How was this possible? Because the ad was financed by Microsoft’s small business clients. In return, each client can plaster their logo on a mock image of Waltrip’s car on their respective website. According to Forbes' article, other companies,including Target, have implemented similar strategies. Target awarded NASCAR-themed in-store product displays to business who wished to contribute to Target’s sponsorship of Chip Ganassi.

Several factors may push NASCAR ad prices higher, from fuel prices, increased overhead, and  higher costs for engineering research. As a result of the current economy, many corporations may cut their marketing costs with the Microsoft strategy.

As Microsoft’s strategy is tested in NASCAR, consider the potential in other sports. The same strategy could be modified and applied for other individual-driven sports: golfers, tennis players and maybe even UFC fighters, who could offer virtual tatoos or shirt logos to cover their online image-which would make for an eye-catching banner ad. The possibilities are endless.

Microsoft's NASCAR strategy could create new trend By Matt O'Hern at 08:56 AM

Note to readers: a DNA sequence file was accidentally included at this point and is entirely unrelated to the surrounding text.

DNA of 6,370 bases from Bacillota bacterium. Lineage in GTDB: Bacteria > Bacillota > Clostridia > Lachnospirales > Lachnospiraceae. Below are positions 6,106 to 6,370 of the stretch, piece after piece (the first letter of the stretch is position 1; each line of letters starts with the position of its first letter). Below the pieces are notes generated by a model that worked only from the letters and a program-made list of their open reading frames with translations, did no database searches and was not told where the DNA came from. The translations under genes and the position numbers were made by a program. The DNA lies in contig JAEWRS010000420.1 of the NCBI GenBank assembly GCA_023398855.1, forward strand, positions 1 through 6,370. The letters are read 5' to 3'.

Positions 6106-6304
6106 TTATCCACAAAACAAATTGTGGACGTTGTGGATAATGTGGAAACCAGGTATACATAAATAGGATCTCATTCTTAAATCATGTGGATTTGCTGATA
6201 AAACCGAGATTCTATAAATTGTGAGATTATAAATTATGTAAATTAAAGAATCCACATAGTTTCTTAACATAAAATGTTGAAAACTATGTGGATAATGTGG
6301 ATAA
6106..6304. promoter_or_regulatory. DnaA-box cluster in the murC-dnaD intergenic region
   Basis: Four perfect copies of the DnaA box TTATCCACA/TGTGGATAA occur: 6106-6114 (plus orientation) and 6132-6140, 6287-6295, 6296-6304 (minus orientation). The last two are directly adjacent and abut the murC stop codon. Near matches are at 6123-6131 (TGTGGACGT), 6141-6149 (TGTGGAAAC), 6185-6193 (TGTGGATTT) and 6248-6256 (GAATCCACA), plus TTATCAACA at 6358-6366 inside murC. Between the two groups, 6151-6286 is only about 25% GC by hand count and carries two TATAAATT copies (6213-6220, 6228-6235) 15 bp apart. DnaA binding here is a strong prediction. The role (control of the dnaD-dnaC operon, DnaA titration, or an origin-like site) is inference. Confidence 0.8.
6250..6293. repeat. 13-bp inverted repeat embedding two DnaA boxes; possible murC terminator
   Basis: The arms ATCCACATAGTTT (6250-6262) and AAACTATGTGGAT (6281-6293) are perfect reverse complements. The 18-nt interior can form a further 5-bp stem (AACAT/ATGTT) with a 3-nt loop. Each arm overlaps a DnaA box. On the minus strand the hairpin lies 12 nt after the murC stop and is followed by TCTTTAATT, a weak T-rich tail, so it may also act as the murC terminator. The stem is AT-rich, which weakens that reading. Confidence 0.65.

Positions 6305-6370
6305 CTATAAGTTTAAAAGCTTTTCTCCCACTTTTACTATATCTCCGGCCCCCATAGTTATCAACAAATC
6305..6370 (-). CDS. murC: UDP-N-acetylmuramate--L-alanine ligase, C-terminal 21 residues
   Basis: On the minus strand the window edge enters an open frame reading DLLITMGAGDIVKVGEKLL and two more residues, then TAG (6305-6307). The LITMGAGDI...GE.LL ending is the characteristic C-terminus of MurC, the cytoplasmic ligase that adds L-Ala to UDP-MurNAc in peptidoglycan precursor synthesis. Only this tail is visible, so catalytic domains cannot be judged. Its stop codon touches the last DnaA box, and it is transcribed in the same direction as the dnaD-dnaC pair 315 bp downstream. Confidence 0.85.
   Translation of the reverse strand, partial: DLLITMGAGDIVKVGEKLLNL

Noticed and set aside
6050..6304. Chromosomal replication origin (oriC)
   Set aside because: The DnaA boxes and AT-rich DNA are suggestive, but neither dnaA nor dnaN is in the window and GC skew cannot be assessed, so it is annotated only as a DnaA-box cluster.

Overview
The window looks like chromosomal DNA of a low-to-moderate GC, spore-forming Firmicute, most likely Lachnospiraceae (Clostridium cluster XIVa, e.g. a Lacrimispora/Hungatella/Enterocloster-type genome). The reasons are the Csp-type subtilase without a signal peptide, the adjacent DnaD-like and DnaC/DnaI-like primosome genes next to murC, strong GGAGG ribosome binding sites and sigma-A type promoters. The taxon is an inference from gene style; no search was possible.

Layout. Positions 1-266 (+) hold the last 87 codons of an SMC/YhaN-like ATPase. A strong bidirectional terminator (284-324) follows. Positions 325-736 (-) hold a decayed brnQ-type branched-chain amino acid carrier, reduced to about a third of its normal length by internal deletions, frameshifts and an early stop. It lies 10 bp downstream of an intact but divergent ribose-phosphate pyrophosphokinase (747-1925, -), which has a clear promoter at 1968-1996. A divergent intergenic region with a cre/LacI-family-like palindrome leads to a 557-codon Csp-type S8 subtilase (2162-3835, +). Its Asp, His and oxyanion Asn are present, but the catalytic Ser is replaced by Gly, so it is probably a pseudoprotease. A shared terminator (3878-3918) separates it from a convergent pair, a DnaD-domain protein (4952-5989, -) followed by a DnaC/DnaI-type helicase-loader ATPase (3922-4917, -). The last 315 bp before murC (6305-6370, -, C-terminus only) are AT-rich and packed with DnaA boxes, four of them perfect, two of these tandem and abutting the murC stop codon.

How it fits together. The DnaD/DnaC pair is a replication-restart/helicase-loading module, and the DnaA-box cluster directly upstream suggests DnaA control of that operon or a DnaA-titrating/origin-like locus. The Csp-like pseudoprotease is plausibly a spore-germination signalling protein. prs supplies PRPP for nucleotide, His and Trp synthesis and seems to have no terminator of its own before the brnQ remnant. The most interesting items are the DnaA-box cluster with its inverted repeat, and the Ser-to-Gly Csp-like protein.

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Tuesday, August 12, 2008

3D Animation Inches Ever Closer to Reality

I spend my days at the university steeped in digital animation, storytelling and other forms of weird computer stuff that nerdy types like me enjoy. I'm constantly amazed at how realistic artist renderings are becoming in the digital environment.

There's news rumbling about the leaps a few companies in the 3D animation space have made.

Alter Ego has a killer set of facial renderings, the type capture the nuance of the human face without leaving you with the creeped out feeling that a serial killer is in your midst.  That's what happened a half-dozen years ago when the CGI-Final Fantasy movie -- based upon the wildly popular computer game -- hit the theaters.